xxxxThroughout our lives, we experience an enormous number of conflicts. Most of these conflicts are based on miscommunication, misunderstanding, cultural differences, poor choice of language, ineffective management styles, unclear roles and responsibilities, false expectations, differences in standards or fluctuating economic conditions. Others originate in racial, cultural or gender differences, marital difficulties, substance abuse, family problems, abrasive or submissive personalities, insensitivity to feelings, personal disappointments, unmet needs, and a thousand other causes and factors which may have nothing to do with our work or the mission of our organizations or our goals or purposes in life.

xxxxThese conflicts can seriously impact the workplace; they can reduce productivity and morale, occupy a great deal of conscious and unconscious attention, create problems for HR and staff, and lead, if uncorrected, to litigation, bitterness, poor morale, high financial costs, wasted time and resources, destructive rumors, loss of valuable employees and reduced opportunities for change.

xxxxUnresolved conflicts at work are extremely time consuming. According to an American Management Association survey, over 25% of an average manager's time is spent resolving staff disputes, and this estimate is far below the experience of most line managers. Yet many of these conflicts are well known to management and employees, yet they are viewed as outside the scope of company policy, or beyond the authority, training or expertise of employees to resolve.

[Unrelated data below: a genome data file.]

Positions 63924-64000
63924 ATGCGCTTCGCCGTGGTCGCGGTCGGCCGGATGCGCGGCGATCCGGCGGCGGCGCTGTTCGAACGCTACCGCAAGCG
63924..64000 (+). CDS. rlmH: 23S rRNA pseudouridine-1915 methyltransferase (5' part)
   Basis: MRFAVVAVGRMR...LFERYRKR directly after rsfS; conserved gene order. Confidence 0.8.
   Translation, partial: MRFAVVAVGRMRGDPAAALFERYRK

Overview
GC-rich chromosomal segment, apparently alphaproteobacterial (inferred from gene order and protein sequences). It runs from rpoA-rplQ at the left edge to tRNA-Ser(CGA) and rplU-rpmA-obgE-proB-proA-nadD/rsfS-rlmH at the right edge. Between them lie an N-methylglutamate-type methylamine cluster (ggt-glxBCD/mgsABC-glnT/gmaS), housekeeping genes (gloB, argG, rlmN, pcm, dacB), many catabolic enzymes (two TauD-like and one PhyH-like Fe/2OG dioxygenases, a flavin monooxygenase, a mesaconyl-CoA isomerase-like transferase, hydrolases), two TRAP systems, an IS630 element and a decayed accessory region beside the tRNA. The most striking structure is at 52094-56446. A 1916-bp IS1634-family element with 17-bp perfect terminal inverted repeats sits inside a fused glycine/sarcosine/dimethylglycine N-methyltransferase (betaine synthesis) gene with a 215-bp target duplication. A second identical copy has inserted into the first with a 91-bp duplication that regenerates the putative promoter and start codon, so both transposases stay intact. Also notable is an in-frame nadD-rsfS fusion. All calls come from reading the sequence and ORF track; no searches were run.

xxxxAdditionally, many of the conflicts in our lives that are settled do not reach the underlying attitudes and emotions that, left unresolved, only emerge later to create new problems in other areas. These negative approaches to conflict can generate a set of attitudes or a culture that is defensive, perceived as biased, and unable see its conflicts as opportunities for improvement, learning and change.

xxxxModern conflict resolution techniques, which are based on principles of active listening, empathy, effective communication, collaborative group process, dialogue, facilitation, interest-based negotiation, bias and prejudice reduction, creative problem solving, impasse resolution and mediation, provide rich opportunities for individuals and organizations to inexpensively and effectively reduce their levels of chronic conflict, create responsive conflict management procedures, train employees and line managers to be peer mediators, and revitalize relationships and morale through the positive redirection and resolution of internal and external conflicts.

 
 
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